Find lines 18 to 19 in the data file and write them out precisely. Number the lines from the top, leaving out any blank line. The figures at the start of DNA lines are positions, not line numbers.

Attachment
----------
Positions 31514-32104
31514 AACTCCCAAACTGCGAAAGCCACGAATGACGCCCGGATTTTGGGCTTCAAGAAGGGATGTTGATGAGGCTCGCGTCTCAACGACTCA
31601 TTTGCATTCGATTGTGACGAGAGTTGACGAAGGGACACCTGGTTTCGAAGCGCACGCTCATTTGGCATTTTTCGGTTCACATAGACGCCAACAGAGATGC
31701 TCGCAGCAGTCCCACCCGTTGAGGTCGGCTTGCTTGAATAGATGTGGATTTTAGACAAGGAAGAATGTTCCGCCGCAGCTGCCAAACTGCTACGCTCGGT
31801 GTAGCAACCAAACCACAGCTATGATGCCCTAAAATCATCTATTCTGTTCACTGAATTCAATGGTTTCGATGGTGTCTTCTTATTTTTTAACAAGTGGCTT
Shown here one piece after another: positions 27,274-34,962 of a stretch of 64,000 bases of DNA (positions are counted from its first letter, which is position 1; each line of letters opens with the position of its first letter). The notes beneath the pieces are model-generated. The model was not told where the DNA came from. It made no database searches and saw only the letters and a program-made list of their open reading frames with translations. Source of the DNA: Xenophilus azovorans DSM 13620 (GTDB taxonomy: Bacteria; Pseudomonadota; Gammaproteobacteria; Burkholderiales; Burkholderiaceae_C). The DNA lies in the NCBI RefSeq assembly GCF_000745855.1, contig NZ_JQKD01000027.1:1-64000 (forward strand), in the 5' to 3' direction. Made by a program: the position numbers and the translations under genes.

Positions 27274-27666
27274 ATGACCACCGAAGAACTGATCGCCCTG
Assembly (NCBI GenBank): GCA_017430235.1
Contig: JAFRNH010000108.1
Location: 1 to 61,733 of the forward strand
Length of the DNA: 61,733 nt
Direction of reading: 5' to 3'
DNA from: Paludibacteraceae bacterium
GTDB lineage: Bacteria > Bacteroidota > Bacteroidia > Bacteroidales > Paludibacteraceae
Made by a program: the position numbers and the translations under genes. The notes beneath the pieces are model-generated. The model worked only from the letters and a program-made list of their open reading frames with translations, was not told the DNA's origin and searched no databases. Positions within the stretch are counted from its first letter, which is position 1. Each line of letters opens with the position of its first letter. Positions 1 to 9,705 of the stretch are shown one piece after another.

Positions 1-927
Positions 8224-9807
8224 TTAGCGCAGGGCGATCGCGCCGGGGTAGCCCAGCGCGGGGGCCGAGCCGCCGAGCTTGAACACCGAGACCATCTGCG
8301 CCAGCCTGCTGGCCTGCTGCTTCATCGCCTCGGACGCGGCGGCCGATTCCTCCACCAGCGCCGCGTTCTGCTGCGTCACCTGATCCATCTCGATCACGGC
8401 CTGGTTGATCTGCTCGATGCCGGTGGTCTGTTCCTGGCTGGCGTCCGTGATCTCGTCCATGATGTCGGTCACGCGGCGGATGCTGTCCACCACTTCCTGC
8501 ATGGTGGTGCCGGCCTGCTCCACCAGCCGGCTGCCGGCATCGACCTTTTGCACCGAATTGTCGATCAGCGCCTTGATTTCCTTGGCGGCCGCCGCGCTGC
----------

Positions 8224-9807
8224 TTAGCGCAGGGCGATCGCGCCGGGGTAGCCCAGCGCGGGGGCCGAGCCGCCGAGCTTGAACACCGAGACCATCTGCG